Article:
During the Class I Sagiv presented all of the informaƟon regarding all of these interrelated codes and standards in such a straight forward manner and in such an even pace. All of the information presented was so easy to follow. And Sagiv made sure his delivery of this information was straight-forward and to the point, with some lighthearted commentary along the way. And the Q&A sessions at the each of each day were fantastic. There was no time limit for this part of the class sessions. And each question posed by the attendees during Sagiv’s presentation was addressed and answered in a lot of detail to make sure each question was answered fully. And Sagiv did such a great job explaining all of the nuance differences between the applicable codes and standards inside and outside of CA on a national model code level.

You ask Sagiv a question and he immediately has the answer for you, and he will provide any amount of technical or general detail in his answer to your question. I look forward in earnest to attending the next and all future Classes.

Fritz Descovich
Nicet Level IV Water-Based Systems Layout
Codes and Standards Manager / PM
WB Fire Protection Systems Consultant (Internal to AFP)
Allied Fire ProtecƟon (AFP)
Oakland, CA

2023 Class Review

The continuing education classes offered by Fire Protection Education are the most insightful and informative training sessions I have attended in my 37-year career. The classes are taught by Sagiv Weiss-Ishai who is truly one of the most knowledgeable instructors in the fire protection community. When you combine an excellent instructor with a great class format, you end up with an extremely engaging, impactful training experience.

I have been attending FPE classes since the fall of 2020. Until August of 2023, the FPE class agenda included a 7-hour formal presentation followed by an unlimited question and answer session. (Participants ask questions in the chat box throughout the presentation as well as during the Q&A session). During the Q&A session, Sagiv answers each and every question. Attendees are also welcome to ask follow-up questions and to elaborate on their original question.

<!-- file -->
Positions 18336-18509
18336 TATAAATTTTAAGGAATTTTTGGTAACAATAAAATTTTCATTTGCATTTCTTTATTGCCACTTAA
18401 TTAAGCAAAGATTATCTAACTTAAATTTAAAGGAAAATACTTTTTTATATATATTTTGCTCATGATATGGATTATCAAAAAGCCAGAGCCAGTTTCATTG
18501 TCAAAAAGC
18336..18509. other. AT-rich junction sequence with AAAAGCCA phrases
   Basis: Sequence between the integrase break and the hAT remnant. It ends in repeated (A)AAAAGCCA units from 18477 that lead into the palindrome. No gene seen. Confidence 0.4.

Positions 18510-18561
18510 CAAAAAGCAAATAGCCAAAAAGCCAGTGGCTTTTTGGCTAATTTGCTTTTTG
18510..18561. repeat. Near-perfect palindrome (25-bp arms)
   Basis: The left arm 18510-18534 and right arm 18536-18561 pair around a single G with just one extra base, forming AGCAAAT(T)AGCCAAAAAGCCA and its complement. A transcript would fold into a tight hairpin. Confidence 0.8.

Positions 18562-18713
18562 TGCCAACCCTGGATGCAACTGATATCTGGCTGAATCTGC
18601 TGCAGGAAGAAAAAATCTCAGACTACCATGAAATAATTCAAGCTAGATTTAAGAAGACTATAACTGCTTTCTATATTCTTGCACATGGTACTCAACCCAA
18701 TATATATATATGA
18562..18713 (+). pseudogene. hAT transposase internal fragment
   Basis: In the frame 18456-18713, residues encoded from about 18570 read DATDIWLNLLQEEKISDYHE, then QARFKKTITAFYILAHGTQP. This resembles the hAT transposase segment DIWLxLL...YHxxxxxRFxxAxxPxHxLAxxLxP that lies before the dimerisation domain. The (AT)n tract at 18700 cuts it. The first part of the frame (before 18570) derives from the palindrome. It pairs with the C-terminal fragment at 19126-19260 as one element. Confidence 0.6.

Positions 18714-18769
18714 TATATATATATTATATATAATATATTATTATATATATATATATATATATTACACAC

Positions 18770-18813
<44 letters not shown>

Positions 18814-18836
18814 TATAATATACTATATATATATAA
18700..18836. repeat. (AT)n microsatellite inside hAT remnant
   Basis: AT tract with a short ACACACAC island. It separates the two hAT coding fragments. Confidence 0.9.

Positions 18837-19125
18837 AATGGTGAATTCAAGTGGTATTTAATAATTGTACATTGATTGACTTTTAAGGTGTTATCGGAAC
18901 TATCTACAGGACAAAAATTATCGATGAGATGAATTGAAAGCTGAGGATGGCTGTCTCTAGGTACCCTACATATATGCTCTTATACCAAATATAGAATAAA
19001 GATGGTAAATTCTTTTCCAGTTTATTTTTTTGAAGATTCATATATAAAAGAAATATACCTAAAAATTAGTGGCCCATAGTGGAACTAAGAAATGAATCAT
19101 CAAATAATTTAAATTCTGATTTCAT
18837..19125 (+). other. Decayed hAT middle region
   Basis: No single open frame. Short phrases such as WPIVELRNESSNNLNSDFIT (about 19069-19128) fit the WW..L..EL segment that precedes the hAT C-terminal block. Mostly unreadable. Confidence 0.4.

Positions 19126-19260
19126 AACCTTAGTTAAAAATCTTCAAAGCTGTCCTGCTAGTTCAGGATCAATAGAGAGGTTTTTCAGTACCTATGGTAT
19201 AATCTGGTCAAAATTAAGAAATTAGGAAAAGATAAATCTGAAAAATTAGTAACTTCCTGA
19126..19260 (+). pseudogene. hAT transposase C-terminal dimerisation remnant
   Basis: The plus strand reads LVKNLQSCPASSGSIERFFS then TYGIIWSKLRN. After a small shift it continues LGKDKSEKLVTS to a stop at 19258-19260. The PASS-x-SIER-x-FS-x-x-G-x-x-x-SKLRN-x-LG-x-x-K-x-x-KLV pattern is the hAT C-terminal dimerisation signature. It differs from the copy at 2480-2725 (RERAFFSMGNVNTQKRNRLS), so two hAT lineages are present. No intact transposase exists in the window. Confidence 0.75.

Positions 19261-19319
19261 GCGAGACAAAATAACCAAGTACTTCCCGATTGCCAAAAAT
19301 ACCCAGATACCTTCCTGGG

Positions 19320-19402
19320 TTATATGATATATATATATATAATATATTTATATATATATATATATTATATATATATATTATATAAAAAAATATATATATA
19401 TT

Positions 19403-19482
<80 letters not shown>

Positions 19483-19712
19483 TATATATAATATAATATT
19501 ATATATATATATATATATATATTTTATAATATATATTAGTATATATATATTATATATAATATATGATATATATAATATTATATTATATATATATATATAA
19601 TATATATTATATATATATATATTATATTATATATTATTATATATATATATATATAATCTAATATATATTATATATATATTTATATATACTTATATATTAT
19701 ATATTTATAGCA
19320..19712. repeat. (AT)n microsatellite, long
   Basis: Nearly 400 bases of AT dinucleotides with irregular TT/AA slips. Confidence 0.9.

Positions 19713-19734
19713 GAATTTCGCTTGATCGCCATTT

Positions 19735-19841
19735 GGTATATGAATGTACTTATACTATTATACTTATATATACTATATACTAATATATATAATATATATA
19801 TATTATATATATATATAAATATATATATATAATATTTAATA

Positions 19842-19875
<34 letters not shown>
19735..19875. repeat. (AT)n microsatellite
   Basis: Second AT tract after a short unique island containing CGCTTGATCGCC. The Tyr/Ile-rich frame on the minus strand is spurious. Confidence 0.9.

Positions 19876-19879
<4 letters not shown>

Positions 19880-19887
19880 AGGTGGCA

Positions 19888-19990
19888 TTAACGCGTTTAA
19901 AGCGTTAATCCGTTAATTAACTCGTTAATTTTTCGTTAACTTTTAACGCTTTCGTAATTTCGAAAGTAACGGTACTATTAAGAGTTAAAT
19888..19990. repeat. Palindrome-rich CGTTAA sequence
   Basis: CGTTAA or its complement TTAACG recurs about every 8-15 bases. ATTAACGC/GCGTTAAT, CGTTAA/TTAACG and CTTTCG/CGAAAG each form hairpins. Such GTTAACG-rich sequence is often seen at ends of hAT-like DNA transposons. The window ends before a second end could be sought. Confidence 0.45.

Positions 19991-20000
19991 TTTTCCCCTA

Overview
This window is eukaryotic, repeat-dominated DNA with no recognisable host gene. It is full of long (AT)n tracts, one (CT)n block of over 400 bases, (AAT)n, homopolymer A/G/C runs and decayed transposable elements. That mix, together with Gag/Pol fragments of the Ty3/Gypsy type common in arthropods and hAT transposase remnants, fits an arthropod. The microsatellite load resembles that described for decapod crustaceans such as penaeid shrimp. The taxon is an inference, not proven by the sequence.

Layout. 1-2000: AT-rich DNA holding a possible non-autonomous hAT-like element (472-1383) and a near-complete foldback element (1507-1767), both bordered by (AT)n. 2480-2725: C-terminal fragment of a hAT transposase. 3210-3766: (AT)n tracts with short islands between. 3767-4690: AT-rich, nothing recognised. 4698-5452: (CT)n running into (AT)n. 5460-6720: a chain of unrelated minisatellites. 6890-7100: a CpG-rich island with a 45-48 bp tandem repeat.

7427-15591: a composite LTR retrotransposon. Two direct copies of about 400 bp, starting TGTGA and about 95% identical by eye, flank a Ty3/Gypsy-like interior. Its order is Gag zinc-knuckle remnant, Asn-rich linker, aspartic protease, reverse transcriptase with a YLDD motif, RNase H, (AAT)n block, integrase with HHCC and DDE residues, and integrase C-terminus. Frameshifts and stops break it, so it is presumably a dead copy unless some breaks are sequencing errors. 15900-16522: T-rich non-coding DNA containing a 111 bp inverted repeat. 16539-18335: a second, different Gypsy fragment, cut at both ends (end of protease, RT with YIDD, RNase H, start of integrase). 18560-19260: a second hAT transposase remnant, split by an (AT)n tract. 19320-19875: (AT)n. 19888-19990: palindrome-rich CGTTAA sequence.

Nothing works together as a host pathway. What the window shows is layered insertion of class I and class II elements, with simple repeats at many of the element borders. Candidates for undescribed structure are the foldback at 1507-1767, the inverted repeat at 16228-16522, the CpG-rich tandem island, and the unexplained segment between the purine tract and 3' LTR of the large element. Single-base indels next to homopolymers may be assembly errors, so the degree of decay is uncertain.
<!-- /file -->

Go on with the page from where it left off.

Based on feedback from participants, Sagiv revised the agenda for the August 2023 class to include a 3.5-hour formal presentation followed by the unlimited Q&A period. The revised agenda turned out to be a big hit because it gave the group more time to ask more questions. Since the Q&A discussions reinforce the content presented during the formal presentation, I always make it a priority to clear my schedule. The Q&A session also gives participants the opportunity to interact with a diverse group of attendees who share the common goal of improving fire, elevator, and life safety.

I’m a licensed Professional Engineer and a Certified Fire Protection Specialist with HENRY ADAMS, LLC, an MEP/FP consulting engineering firm located in the Baltimore/Washington area. The majority of my work is in the Mid-Atlantic Region, however, my firm also provides services in other regions of the U.S.A. While the majority of the attendees are located in California, I have found that the content of the FPE courses is relevant to all regions. The classes are offered from 8:00am to Noon PST or PDT (11:00am to 3:00pm EST or EDT). This is extremely convenient since I am able to finish most of my work in the morning, then dedicate my entire afternoon to the class and the highly anticipated, unlimited Q&A session.

Jeanne C. Schmager Tebera, PE, CFPS
HENRY ADAMS, LLC Consulting Engineers
Baltimore, MD